top of page

Two Magic Words To Train Your Children’s Father To Be Better

We all want the father of our children to be better at their jobs…that is, we want them to be better at Fatherhood jobs. We want them to be better listeners, more emotionally and physically available, and to take a more active role in the rearing of our children.


While there is no specific silver bullet or magic wand you can wave to make that happen overnight, it turns out there are a couple of words that men seem to love to hear that you can use to help "train" them into being better dads. Whether this is something inherent to the male psyche or something that society has trained into them is a debate and discussion for another time. What concerns us here today is that this works about 99% of the time on about 99% of men, regardless of levels of education, income, race, ethnicity, or just about any other social or political factor. But it’s something you can implement right away, test it out and decide when to use it for maximum benefit for him and for your children.


The two simple words you can use to subtly train and reinforce the behaviors you would like to see more of are: “Good Job."


I don’t really know what it is, but men love to hear this, especially from their wife or life partner. Don’t get me wrong, they like to hear it from peers and bosses, too, but it seems to carry a special weight when they hear it from us.

The trick is, you can’t be patronizing with it, and you have to time it right. I honestly think it’s because men are just as unsure about what they’re doing raising kids and being a parent as we are as moms, but having us give them that little bit of encouragement that they’re on the right track when it comes to parenting makes all the difference in the world. This is especially true if there are other times when we end up being critical of some ‘dad’ skill they haven’t yet mastered.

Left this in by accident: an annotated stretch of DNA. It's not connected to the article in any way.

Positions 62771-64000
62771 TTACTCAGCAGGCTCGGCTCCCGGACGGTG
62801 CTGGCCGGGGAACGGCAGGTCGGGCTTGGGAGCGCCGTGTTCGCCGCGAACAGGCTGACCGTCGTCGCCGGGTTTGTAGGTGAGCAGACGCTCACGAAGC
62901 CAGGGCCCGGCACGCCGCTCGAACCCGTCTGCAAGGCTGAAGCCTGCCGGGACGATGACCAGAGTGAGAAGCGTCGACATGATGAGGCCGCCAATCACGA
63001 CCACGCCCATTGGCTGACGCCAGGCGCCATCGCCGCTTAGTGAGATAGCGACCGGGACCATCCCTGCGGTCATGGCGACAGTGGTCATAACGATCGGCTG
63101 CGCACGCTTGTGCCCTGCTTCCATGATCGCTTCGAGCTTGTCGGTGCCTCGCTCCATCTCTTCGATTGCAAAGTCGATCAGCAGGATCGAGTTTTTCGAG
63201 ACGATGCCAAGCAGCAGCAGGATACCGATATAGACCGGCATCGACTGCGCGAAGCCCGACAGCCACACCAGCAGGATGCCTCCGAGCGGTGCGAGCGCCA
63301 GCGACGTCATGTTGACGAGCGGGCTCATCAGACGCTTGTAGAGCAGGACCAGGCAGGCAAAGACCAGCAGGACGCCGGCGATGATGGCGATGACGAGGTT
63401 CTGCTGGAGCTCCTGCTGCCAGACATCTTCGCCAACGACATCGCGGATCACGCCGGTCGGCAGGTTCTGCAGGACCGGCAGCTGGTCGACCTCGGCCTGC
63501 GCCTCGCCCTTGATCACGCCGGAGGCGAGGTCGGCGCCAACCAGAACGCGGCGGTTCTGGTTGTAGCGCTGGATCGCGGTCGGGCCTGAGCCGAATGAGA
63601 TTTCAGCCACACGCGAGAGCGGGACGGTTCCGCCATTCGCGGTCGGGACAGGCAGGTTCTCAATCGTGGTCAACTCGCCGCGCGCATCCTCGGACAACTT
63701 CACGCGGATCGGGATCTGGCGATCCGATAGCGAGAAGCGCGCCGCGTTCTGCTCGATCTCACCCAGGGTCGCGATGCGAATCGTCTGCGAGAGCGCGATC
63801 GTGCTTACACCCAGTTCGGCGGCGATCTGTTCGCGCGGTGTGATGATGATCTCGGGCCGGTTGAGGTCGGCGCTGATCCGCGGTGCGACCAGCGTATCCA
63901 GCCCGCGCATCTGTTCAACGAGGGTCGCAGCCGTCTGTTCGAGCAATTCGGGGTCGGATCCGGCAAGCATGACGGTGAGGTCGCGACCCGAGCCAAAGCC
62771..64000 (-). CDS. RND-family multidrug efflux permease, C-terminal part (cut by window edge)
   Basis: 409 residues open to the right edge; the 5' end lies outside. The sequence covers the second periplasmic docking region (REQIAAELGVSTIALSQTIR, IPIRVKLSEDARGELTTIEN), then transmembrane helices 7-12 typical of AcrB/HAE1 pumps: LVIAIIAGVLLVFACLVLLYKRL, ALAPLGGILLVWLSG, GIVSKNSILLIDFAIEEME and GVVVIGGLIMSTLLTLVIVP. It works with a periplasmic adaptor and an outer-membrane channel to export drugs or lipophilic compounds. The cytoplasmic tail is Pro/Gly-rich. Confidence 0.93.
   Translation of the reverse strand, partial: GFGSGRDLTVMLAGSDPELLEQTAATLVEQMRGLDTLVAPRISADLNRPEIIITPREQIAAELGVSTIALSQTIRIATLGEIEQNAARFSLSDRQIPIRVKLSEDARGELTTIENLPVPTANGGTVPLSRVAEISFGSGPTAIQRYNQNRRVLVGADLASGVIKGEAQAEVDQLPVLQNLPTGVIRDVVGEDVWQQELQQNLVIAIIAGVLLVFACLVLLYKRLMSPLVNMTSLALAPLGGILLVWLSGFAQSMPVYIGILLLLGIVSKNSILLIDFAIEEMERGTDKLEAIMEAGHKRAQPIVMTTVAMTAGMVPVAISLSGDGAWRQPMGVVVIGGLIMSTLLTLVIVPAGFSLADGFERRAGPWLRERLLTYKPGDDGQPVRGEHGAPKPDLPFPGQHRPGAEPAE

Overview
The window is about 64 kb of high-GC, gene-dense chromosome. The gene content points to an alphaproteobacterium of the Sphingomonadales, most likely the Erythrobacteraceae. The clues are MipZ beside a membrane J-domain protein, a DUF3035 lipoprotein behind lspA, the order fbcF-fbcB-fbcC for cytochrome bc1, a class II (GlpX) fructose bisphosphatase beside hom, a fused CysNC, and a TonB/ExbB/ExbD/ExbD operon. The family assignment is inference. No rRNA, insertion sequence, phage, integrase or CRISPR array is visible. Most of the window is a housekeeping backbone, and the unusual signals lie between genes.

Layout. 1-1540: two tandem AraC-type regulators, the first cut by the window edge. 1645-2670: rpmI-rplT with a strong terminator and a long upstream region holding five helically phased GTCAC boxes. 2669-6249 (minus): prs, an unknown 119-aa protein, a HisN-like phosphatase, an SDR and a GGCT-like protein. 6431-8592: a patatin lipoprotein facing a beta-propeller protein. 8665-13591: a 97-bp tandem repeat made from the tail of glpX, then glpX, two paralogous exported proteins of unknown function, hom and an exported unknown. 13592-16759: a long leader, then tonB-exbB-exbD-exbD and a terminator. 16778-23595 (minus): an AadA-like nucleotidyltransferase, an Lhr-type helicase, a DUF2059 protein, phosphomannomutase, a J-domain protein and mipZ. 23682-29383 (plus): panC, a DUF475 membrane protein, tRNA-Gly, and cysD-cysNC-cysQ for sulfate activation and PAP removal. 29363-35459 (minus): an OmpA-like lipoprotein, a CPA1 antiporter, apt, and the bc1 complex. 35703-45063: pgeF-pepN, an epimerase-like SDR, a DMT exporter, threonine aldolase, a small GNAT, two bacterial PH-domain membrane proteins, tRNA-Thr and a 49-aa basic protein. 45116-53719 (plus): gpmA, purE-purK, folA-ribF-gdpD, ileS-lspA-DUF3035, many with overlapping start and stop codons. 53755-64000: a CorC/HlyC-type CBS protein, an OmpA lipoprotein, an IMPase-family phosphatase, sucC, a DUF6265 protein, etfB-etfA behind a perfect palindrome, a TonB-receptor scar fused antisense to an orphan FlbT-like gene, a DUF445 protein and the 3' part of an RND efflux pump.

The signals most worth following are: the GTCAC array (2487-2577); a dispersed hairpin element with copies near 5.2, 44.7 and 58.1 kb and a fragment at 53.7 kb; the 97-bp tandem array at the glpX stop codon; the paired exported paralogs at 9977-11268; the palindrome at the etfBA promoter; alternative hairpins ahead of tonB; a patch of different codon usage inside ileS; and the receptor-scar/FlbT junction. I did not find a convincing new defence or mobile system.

“Good Job” or “Nicely Done” or “I’m Impressed”, or anything along those lines to provide the reward of your recognition and approval. Did they provide timely fatherly advice? Good Job. Did they take the time after dinner to help with homework instead of slinking down to the man cave to watch ‘Sporting Event A’? I’m Impressed! Did they remember not only to bring the camera to the dance recital but also to clear the drive and charge the battery? Nicely Done.


And if they really go above and beyond, you might even sneak in a “You’re Awesome” once in a while. The man in your life will appreciate it more than you know. They are never 100% sure the thing they are doing is right, and that insecurity can build and eventually make them freeze – or rather stop them from participating because they become so unsure it’s easier just to bow out and not participate. But you can prevent that from happening by simply providing positive feedback when they do get it right…even if it isn’t 100% right every time, you can shape their behavior for the next opportunity.

Two words timed just right, pair with a hug or a peck on the cheek, you can bet dollars to donuts the next time they have a chance to try again, they’re much more likely to lean into the opportunity to be a dad. Is it manipulative? Maybe some people would say so, but the point isn’t to make it up, the point is simply to verbalize your approval and acknowledgment rather than letting it live in your head or relying on body language. Say it out loud, the verbal petting will carry much more weight than you can know.


Some say men are simple creatures. I don’t know if that is really true or not, but I can say in this case a couple of simple words at the right time and in the right tone will achieve positive results: a more confident father, more willing to act as a father, aligned to your hope and vision for him. When he’s earned it, let him have your approval, it will pay dividends for years to come.

18 views0 comments

Comments


bottom of page